Shark Boy is six years old.
Big enough to go camping with Mom on the Boy Scouts weekend camping trip and do all sorts of fun things - hiking, skipping stones, canoeing, pitching a tent, and building a campfire.
Old enough to have real conversations with - about what kinds of rocks these are, would it be rude tell the teacher that you are stressed out sometimes at school, and which smells worse - dogs or horses.
He ran around with the other Scouts shouting "ooga! ooga!" into the darkness and got insanely muddy and was happy digging in the dirt with a stick.
Six years old is an age I like for a boy, because he is still a little boy.
On our special camp out, he was unreservedly happy and completely "in the moment" in the way only children can be, doing things with Mom without any hint of embarrassment or rebellion.
Around our campfire on a dark cold night, he chose to sit on my lap instead of in his own chair. He poked at the fire with a stick, then leaned his head back on my shoulder and slowly fell asleep. It had been a long time since I'd held this sleeping boy in my lap. My arms clasped in front of him, I listened to his breathing for a long time, stealing glances at his profile, and memorizing memorizing memorizing.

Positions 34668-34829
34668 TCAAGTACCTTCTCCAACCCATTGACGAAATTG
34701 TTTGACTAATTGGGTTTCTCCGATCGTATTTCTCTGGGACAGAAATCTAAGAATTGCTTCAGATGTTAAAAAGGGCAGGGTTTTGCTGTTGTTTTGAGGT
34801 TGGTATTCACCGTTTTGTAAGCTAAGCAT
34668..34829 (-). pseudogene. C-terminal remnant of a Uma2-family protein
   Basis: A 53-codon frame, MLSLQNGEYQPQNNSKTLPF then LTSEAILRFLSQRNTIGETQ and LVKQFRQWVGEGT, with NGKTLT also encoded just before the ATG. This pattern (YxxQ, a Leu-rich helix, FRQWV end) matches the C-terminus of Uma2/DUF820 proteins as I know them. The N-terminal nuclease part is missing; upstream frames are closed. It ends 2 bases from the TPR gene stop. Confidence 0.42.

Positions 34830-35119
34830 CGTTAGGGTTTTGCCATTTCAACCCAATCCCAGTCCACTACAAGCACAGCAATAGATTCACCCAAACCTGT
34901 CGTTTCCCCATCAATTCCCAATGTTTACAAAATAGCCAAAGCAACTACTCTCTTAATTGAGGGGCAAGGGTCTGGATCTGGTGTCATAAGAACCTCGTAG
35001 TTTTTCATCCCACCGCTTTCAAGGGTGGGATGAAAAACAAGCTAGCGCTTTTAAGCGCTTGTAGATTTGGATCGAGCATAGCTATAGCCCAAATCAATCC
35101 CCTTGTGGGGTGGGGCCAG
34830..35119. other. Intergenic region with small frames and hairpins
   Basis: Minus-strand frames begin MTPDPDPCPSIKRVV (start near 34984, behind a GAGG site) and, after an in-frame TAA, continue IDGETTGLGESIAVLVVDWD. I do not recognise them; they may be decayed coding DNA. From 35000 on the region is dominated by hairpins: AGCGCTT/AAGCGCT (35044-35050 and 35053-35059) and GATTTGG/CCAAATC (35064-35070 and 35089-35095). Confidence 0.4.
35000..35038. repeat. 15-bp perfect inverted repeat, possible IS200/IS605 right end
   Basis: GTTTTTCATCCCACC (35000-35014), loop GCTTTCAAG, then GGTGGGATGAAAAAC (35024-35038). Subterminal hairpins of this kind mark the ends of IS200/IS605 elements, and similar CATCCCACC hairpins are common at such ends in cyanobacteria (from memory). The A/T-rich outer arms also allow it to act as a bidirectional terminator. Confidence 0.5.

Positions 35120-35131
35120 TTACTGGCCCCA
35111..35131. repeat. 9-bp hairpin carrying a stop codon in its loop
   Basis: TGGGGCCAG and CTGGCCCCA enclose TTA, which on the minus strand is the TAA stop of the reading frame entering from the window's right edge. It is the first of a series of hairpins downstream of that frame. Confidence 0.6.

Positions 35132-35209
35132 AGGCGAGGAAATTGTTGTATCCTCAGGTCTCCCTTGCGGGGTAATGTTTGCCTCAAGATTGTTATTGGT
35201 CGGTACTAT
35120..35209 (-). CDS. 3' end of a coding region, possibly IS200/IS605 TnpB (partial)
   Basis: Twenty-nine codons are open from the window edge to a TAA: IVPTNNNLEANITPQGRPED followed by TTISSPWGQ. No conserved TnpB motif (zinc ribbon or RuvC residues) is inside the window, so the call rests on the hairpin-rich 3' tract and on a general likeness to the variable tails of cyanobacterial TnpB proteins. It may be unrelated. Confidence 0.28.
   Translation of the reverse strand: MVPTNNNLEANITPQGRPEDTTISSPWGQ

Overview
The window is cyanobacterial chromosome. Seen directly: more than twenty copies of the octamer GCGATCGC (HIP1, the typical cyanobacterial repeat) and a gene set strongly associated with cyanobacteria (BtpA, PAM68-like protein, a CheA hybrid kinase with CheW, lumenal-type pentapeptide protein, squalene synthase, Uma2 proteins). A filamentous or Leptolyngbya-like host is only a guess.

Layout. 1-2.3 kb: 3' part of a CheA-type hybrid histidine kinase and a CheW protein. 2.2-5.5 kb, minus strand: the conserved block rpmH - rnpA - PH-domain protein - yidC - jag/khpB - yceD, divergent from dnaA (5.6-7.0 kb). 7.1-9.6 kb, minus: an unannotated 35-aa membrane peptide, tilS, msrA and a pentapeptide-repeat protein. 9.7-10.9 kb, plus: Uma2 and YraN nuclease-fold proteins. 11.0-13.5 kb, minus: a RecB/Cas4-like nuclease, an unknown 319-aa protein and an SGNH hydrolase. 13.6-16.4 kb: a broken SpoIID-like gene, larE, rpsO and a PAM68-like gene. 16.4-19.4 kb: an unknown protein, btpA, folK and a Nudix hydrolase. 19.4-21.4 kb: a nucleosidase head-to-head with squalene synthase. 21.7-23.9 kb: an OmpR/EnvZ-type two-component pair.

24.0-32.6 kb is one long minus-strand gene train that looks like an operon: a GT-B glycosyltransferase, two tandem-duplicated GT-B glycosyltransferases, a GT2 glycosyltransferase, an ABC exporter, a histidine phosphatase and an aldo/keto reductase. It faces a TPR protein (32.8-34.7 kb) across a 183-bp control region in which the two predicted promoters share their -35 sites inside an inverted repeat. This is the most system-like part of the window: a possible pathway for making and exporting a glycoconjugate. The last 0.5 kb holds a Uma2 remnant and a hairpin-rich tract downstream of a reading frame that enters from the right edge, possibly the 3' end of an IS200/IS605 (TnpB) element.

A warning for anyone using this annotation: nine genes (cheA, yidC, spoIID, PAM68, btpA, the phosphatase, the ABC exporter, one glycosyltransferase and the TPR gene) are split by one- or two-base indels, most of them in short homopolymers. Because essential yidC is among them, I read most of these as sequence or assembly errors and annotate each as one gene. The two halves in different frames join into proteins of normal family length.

When it was too cold and too late to sit there any longer, I reluctantly woke him and we climbed into our tent and I kissed him goodnight.
It was with utter unconcern that he had packed his beloved turtle and now he snuggled down in his sleeping bag with this lovey tucked under his arm. No worry crossed his mind about the other Scouts seeing it, and for that reason, I made sure they did not.
Early the next morning, mist still rising from the lake and the sun barely touching the tree tops, I took this shot from the unzipped doorway of our tent as he ran past. Forty degrees! Seeing your own breath is no deterrent for a boy, of course.
At six years old, as I walked along this country lane, my little boy skipped to catch up and slip his small hand into mine. Unbidden, holding hands with Mama willingly and naturally, it was a moment to savor. At what age will he refuse to hold my hand? Will he be "too big for that" next year?
I heard someone say just this evening, "Be here right now. You can be someplace else later."
I will try to be like my boy and enjoy what is. I'll stay in the moment.